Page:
In a decision consistent with other jurisdictions, the Washington State Court of Appeals held that if an insurer denies coverage and its insured settles with the tortfeasor, the insurer’s subrogation rights can be terminated by that settlement. Further, the settlement does not breach the policy’s impairment of recovery rights provision. Vision One LLC v. RSUI, — P.3d — (October 19, 2010, Division II)
In Vision One, shoring equipment supporting a poured concrete slab collapsed during the construction of a condominium complex. Vision’s insurer denied the insurance claim and Vision sued the carrier for breach of contract, bad faith, and violations of the Consumer Protection Act. Vision also sued the contractor for supplying the shoring equipment. Vision settled with the contractor and the settlement released the contractor from liability. The insurer moved to dismiss the breach of contract claims by arguing that Vision breached the insurance contract by impairing the insurer’s subrogation rights against the tortfeasor. The trial court denied the motion and the Court of Appeals affirmed.
The Vision insurance policy provided: "If by any act or agreement after a ‘loss’ you impair our right to recover from others liable for the ‘loss’, we will not pay you for that ‘loss.’" There were no Washington cases on point. Looking to other jurisdictions, the Court found many agree that when an insurer denies liability and the insured settles, the insurer is estopped from claiming that the insured breached the policy by impairing the insurer’s recovery rights. The explanation in Stephens v. State Farm Mutual Auto Insurance Co. was persuasive: "…admittedly the subrogation rights of the insurer could be compromised by a settlement. However the denial is a breach of contract on the part of the insurer and its breach should, by rights, relieve the insured of the punitive effects of his failure to comply with the consent provisions of the insurance policy."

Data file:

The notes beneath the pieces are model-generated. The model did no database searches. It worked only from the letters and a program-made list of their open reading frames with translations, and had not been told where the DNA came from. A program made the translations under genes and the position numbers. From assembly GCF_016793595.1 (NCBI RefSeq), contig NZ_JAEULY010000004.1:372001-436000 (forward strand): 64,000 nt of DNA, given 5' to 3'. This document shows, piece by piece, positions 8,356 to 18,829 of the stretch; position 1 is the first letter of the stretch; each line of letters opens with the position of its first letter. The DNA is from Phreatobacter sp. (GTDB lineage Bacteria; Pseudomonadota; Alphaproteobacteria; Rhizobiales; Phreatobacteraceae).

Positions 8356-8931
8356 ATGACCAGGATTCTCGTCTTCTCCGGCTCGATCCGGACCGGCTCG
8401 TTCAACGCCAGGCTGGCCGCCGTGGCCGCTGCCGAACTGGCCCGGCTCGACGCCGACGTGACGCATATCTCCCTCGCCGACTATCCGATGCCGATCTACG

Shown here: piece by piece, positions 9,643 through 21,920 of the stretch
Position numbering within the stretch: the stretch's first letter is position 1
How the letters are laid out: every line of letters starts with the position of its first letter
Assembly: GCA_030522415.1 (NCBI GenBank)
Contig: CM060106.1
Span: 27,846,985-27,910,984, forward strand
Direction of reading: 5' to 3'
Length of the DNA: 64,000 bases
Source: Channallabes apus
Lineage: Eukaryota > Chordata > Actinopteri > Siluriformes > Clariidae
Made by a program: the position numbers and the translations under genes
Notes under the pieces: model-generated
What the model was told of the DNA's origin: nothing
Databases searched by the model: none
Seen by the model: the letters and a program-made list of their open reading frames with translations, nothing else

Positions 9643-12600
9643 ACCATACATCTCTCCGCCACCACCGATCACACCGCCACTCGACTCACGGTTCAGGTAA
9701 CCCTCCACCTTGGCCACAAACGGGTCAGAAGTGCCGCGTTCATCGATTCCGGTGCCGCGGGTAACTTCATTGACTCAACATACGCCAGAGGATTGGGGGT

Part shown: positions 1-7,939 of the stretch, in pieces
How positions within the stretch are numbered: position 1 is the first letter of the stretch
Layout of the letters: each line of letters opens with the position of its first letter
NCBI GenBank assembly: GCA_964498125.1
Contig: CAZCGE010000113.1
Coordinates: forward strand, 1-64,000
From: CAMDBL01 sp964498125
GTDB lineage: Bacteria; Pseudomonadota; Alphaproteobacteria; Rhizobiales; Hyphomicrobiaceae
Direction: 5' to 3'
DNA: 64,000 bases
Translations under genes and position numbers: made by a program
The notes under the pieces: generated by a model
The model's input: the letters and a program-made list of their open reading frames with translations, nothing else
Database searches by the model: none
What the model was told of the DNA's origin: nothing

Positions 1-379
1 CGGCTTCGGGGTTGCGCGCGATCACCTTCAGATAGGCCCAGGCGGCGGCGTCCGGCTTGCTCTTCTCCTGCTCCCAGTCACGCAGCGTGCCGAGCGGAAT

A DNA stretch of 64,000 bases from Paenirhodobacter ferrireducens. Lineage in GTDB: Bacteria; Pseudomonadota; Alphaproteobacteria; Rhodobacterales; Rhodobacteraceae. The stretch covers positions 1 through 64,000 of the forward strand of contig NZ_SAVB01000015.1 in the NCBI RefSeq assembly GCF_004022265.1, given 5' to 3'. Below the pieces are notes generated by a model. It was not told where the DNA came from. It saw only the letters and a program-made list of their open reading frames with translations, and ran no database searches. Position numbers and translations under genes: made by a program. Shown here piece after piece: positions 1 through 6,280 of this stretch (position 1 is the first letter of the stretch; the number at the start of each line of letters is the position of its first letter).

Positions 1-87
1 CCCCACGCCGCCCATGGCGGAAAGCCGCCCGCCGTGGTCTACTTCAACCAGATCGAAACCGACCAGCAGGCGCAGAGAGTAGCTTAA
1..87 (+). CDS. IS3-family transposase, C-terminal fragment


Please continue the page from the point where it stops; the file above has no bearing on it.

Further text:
The Court felt it important to note that in Vision One the insured settled with the tortfeasor only after the carrier denied the claim. This was not a case where (1) the tortfeasor knows of the insurer’s payment and right of subrogation, (2) the insurer does not consent, and (3) the settlement does not exhaust the tortfeasor’s assets. (Leader National subrogation rights not extinguished) or where the insured breached the contract first by settling and extinguishing the insurer’s recovery rights before submitting an insurance claim (Kalamazoo subrogation rights not extinguished). The Court concluded in Vision One that if the insurer properly denied the claim, the insurer is not harmed by the settlement. However, if the insurer improperly denied the claim, then the carrier breached the contract first.
The import of the case is that an insured in Washington may waive its carrier’s subrogation rights. Accordingly, subrogating carriers should act quickly in pursuing subrogation and making third parties aware of their claim. Otherwise, what initially could have been a viable subrogation case may turn into a recommendation to close.